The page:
Written by Daniel Lowe
Italy encountered the USSR on Thursday night when CIMA Members and Staff were treated to a guided tour of “The Utopian Avant-Garde: Soviet Film Posters of the 1920s” at Poster House. Displaying posters entirely sourced and loaned from the The Ralph DeLuca Collection—considered to be amongst the most complete and highest-quality collections of Soviet film posters— the exhibition aims to provide a survey of film poster production in the direct aftermath of the Bolshevik Revolution, but before the Stalinist crackdown on the film industry and on the arts as a whole. Indeed, moving through the exhibition, one will encounter a great deal of posters advertising foreign films (Mostly German, but some American as well).
Remarkably, the exhibition is the first to display all the film posters produced by the Constructivist artist Alexander Rodchenko in one space (The Death Ray, Film-Eye, One-Sixth of the World, and, of course, Battleship Potemkin).
Angelina Lippert, Chief Curator and Director of Content at Poster House, led the tour. Interesting and funny anecdotes were by no means in short supply. Lippert was sure to underscore the somewhat deceiving appearances of many of the posters: while many of them appear to be constructed using photomontage, the technique was scarcely used in USSR during 1920s. Rather, artists employed film and photo negatives to painstakingly reproduce images from the films by drawing. Also of note was the second section of the exhibition, featuring posters that were made by artists who did not see the films they were charged with advertising.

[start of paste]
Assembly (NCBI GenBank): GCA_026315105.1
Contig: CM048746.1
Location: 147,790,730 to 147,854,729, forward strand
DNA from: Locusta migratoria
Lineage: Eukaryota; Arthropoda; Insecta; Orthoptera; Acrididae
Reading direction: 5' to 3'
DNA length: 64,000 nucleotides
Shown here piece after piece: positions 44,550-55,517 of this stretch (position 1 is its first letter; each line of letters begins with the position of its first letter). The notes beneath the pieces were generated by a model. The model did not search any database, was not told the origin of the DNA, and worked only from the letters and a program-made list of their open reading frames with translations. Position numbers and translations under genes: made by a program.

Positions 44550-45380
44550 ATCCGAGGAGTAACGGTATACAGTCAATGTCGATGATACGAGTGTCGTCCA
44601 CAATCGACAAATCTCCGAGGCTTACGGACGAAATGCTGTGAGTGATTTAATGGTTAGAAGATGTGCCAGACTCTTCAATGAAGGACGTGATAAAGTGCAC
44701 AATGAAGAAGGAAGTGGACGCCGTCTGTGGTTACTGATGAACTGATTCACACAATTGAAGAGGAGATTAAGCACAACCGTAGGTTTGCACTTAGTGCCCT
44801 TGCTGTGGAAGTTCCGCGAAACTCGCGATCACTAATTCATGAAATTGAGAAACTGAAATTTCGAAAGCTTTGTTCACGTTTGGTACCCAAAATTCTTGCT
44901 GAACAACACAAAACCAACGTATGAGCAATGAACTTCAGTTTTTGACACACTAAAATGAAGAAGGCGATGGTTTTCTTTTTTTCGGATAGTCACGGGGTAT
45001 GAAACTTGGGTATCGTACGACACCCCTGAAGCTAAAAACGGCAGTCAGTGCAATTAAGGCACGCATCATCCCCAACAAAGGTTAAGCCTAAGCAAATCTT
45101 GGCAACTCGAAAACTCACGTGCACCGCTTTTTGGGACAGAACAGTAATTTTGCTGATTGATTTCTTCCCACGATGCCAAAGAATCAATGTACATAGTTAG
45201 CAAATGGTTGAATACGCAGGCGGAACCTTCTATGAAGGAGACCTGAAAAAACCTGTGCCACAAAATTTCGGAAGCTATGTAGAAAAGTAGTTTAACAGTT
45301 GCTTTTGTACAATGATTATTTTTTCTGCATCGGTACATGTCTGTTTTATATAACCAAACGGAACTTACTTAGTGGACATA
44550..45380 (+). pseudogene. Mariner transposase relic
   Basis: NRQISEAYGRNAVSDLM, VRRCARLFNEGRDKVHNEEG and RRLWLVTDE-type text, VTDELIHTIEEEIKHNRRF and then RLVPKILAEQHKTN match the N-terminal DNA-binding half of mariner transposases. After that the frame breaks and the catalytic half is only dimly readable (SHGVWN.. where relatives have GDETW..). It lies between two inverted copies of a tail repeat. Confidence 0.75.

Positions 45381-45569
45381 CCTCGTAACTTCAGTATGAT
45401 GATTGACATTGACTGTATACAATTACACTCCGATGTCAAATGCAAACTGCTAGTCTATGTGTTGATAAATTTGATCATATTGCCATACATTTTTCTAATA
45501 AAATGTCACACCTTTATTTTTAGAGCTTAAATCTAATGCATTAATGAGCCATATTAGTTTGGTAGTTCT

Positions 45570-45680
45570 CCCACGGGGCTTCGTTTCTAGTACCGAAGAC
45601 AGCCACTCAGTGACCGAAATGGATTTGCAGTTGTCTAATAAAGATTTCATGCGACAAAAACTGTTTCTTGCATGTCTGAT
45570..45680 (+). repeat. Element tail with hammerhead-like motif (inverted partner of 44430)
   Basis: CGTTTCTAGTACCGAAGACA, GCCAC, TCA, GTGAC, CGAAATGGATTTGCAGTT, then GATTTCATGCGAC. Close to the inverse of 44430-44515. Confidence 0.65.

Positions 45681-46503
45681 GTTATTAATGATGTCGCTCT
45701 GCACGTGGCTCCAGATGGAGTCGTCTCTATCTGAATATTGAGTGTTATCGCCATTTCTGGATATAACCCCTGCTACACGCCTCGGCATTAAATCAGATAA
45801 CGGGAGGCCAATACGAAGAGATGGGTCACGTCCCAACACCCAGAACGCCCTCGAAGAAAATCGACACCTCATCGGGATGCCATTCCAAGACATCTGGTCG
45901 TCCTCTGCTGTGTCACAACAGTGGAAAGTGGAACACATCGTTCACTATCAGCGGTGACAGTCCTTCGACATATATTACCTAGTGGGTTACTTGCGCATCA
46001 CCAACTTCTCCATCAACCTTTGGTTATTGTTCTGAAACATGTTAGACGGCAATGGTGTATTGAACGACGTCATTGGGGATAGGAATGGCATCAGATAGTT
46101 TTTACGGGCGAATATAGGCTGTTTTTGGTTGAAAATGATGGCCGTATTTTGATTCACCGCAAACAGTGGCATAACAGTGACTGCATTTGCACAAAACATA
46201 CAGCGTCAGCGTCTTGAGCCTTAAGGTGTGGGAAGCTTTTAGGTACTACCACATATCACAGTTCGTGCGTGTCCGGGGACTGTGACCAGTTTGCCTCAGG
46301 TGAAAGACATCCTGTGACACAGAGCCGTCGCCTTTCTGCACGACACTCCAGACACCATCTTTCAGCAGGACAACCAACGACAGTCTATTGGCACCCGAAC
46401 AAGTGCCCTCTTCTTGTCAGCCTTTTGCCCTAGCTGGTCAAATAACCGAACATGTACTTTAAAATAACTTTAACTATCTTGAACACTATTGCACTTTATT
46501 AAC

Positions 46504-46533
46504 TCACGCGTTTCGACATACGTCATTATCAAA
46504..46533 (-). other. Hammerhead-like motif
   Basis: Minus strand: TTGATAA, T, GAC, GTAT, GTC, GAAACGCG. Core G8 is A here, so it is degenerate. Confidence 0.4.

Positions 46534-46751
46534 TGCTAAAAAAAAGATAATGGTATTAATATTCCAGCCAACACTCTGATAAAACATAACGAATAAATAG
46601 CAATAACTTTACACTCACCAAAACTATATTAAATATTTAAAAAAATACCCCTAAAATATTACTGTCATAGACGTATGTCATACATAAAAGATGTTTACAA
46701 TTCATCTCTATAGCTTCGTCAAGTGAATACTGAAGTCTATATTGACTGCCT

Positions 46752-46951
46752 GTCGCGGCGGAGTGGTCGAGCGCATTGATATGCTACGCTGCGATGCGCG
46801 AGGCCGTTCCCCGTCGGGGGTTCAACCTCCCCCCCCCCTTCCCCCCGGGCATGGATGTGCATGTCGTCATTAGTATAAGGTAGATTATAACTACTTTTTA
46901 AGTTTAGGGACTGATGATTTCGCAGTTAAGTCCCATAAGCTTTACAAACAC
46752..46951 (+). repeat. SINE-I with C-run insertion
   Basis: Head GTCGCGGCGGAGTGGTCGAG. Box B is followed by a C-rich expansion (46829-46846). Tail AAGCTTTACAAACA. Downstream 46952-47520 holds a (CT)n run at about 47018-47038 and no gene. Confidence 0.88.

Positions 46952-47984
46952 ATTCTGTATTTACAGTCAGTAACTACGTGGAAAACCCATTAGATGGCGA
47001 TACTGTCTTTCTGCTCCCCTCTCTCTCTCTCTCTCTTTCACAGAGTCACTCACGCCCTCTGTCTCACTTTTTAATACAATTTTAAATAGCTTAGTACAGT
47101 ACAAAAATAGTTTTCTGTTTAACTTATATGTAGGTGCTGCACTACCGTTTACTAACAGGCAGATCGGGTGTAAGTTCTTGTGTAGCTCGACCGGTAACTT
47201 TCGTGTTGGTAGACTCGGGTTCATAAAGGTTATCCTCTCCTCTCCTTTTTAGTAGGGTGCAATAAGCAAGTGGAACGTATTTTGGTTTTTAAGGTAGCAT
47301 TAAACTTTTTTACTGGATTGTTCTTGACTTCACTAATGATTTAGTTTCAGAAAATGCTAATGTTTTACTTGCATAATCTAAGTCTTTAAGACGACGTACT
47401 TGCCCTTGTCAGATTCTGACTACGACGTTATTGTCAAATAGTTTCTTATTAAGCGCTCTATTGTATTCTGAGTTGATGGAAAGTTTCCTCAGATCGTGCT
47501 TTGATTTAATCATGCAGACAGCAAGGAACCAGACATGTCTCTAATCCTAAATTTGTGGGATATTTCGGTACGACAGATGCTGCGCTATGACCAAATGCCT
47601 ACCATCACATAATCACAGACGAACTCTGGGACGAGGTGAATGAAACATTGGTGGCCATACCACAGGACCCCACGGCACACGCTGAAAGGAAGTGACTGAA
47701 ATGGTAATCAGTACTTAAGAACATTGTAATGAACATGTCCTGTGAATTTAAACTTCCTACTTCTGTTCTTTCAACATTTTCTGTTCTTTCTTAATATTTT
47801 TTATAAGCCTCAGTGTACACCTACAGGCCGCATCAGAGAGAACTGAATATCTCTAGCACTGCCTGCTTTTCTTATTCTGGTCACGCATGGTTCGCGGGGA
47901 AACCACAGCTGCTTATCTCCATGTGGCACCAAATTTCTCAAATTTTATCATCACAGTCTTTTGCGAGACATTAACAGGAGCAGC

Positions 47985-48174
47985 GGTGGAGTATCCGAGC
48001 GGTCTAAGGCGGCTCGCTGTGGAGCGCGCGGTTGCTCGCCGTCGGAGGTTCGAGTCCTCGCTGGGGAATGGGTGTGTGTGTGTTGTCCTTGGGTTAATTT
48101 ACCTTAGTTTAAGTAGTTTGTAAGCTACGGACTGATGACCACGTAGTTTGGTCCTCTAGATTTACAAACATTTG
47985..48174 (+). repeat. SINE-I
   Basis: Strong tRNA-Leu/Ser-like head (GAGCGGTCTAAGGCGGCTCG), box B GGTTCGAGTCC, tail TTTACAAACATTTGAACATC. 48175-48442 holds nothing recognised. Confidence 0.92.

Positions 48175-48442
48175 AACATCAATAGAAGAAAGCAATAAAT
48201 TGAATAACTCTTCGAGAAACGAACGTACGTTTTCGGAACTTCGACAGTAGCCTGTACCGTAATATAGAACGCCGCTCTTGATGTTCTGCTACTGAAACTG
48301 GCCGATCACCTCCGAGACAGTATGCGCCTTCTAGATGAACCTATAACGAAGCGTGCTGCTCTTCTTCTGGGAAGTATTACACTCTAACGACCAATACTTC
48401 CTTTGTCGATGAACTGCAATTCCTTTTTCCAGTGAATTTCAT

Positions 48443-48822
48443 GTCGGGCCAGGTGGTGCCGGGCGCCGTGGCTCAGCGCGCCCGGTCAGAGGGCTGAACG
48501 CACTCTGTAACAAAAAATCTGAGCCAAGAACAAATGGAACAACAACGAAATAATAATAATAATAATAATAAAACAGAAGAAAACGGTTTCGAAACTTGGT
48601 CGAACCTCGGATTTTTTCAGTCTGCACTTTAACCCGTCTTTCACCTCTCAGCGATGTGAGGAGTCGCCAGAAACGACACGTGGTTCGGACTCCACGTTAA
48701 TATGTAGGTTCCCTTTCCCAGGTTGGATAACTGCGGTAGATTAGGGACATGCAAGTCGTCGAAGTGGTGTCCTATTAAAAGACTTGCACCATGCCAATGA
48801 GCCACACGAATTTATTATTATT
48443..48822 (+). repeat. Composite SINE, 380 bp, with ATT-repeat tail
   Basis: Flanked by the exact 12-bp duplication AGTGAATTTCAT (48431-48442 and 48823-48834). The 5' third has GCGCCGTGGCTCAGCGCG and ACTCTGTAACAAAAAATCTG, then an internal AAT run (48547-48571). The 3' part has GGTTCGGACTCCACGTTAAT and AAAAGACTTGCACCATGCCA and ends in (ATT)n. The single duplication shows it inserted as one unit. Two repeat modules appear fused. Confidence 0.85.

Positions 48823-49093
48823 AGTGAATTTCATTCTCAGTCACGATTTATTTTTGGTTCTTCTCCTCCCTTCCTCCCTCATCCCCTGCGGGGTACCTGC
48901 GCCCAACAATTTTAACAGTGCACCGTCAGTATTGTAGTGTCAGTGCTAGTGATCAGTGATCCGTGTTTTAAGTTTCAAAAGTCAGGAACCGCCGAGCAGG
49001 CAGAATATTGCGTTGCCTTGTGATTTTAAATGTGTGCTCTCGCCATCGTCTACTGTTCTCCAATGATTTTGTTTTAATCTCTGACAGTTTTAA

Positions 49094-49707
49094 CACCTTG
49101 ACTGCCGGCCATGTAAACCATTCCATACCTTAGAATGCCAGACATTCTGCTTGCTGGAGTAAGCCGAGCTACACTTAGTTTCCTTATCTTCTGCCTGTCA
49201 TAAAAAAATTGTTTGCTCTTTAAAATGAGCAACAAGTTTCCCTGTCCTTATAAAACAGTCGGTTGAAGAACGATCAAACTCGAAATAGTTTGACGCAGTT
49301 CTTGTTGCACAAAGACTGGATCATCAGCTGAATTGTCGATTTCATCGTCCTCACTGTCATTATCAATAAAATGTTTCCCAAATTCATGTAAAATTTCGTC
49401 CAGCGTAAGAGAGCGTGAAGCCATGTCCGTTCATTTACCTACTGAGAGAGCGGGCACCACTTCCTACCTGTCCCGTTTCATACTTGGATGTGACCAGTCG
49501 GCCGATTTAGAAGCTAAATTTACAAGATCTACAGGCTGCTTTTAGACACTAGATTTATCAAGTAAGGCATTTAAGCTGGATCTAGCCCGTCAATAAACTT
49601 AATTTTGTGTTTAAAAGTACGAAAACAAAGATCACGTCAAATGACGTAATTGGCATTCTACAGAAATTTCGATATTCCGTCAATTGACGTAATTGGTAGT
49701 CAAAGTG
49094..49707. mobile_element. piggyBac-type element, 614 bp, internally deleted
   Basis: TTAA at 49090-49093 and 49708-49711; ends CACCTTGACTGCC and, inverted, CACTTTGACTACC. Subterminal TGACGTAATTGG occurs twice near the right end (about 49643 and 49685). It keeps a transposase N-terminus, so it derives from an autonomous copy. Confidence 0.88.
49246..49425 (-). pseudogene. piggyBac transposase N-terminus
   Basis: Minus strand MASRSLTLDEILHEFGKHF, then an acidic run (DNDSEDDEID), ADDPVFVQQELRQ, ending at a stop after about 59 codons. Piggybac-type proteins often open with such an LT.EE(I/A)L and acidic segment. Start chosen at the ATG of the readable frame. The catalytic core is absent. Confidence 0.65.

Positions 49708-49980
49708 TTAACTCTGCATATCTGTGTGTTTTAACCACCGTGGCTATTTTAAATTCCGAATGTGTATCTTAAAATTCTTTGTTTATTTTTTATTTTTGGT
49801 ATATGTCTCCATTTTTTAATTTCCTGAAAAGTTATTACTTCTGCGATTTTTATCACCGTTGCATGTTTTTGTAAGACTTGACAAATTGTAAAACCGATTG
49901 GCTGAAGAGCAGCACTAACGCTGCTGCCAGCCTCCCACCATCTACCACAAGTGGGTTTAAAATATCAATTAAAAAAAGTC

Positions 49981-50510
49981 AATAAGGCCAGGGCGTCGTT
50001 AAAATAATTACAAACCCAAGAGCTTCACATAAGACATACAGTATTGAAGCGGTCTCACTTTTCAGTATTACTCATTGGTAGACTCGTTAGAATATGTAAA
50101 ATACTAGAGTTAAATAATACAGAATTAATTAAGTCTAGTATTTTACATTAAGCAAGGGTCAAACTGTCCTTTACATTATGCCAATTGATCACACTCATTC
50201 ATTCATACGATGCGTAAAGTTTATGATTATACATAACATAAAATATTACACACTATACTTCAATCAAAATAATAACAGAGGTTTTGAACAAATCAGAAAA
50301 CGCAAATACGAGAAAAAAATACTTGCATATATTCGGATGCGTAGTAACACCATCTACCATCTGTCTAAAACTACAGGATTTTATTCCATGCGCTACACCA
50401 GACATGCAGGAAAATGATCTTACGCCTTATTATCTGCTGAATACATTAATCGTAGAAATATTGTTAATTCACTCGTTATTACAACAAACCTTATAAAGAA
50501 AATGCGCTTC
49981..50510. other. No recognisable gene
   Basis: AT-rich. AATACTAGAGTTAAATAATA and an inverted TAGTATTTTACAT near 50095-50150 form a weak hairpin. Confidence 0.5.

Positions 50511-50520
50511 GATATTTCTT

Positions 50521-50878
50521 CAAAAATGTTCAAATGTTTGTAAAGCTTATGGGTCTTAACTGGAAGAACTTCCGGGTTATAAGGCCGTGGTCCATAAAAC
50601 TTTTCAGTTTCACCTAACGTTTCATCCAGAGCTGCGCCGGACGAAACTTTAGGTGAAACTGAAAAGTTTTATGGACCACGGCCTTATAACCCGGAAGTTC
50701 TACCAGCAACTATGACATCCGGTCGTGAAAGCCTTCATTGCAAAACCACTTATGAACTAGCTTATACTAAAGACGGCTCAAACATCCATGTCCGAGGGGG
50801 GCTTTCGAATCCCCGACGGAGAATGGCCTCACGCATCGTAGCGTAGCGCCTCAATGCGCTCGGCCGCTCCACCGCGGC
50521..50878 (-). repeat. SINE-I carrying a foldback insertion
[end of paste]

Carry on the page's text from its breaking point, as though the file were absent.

After the guided tour, everyone was treated to an aperitif, much enjoyed by all.
CIMA wishes to extend its thanks to the entire Poster House Team for such a cordial reception, and especially to Angelina Lippert, Client Services & Membership Manager Ann Meisel, and Museum Director Julia Knight for organizing the visit! We can’t wait to have you all over for a guided tour of our next exhibition.